our 1980s era breaker box got maxed out by an EV breaker and a breaker for the solar tie in. We could probably fit one or maybe two more 30amp breakers on our current electrical service if we just put in a newer larger breaker box (that also had capacity for future 200 amp electrical service) but the prospect of getting the utility out to drop us new upgraded service is frankly more than a little galling. and now that CA has declared war on home solar, I'm scared if I even contacted the utility to upgrade my electric service some evil NEM 3.0 loophole those assholes wrote will remove the grandfathering we currently have on our solar and instantly wipe out all of our solar's financial benefits.

So with upgraded electric service unlikely, and an upgraded panel of our current electric service unlikely to yield much capacity for more circuits and a home battery limited to supporting a handful of circuits rather than the whole electric service, we were kind of completely at a dead end with electrifying even one more thing in our house. We could MAYBE do one appliance, but our initial plans of electrifying everything had died.

Appliances with batteries built in means we can electrify our stove, it means we can electrify our water heater, it means we can electrify our dryer. All those electrification steps are out of reach to us currently but now they seem like achievable goals again.

We Can't wait for these to become a reality, just a shame there's not a battery water heater already available, our house's gas water heater is 19 years old and seemingly going strong but like any old appliance, its a ticking time bomb and we will probably be forced to replace it with gas, just like we were forced to replace our clothes dryer with another gas one.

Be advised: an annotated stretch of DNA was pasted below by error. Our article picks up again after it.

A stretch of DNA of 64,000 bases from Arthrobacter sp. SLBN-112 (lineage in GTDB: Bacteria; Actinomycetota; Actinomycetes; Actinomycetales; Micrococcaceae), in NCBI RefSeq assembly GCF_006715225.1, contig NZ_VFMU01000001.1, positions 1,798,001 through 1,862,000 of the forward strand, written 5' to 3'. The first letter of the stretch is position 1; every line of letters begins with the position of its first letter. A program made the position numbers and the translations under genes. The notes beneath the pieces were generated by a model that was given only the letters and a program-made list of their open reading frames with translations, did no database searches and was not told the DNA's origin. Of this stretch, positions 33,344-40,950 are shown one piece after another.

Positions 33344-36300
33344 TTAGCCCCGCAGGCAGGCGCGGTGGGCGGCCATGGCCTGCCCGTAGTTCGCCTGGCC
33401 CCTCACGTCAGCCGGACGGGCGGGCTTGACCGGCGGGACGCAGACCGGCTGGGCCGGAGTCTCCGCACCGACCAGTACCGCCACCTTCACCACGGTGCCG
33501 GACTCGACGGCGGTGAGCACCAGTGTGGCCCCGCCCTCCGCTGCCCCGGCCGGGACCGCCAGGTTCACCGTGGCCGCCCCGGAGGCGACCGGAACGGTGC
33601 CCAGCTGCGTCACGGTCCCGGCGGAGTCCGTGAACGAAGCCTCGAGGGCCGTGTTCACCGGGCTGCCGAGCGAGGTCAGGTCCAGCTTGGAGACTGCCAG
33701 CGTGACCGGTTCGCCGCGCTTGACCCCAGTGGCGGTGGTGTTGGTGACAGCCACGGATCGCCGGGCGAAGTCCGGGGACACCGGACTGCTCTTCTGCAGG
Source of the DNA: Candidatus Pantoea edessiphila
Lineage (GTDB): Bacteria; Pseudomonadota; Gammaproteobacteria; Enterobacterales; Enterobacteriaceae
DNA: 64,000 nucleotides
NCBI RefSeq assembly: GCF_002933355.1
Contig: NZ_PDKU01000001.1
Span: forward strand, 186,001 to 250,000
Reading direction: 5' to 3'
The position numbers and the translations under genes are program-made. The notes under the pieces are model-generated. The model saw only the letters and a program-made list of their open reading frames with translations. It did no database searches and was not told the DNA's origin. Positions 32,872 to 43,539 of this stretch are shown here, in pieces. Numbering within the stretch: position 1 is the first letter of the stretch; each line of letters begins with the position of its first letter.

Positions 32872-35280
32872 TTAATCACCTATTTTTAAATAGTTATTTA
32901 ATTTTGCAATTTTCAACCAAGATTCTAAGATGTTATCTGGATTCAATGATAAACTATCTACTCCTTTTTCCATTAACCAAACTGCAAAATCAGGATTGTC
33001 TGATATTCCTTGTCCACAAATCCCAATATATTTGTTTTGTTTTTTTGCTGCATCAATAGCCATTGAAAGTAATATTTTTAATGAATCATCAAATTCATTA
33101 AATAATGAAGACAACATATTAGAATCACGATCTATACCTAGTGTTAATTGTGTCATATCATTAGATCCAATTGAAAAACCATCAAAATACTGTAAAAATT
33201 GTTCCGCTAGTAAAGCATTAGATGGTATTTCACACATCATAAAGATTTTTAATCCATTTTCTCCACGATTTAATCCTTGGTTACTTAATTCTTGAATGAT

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Ok, I'm almost terrified to ask what may be seen as absurdly dumb, but would it be a super-efficient and high-temp home oven if we made it an induction oven to go with the induction rangetop?

That is, could someone making an induction range top make the oven box so that it has fixed rectangular conductive panels (top, sides, bottom, and back) with a door in the front so that you dial in the desired temp and the volts heat the conductive panels which heat the interior space . . .

And ideally, you can use the bottom panel like a pizza steel -- since it's more efficient than resistance heating, we could get higher home oven temps for the same power draw (or save power whenever cooking at more normal temperatures).

Could this be a thing that the people creating oven/battery combinations could offer?

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Interesting parallel case in power tools. I was listening to a Finehomebuilding podcast and a battery engineer had written in. According to him you can now put together a battery configuration for a portable saw that will get you more power than a standard 120v 15amp plug. Which means from the contractors perspective it’s better. Being able to plug it in helps recharge between cuts, but you don’t blow out your customers breaker every 20


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Thank you again, David, for another fascinating and hopeful interview!!

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Also, with a big battery able to drive the oven in parallel with house current, you should be able to get to at least 600F if not 700F so we can make good Neapolitan pizza without a separate device!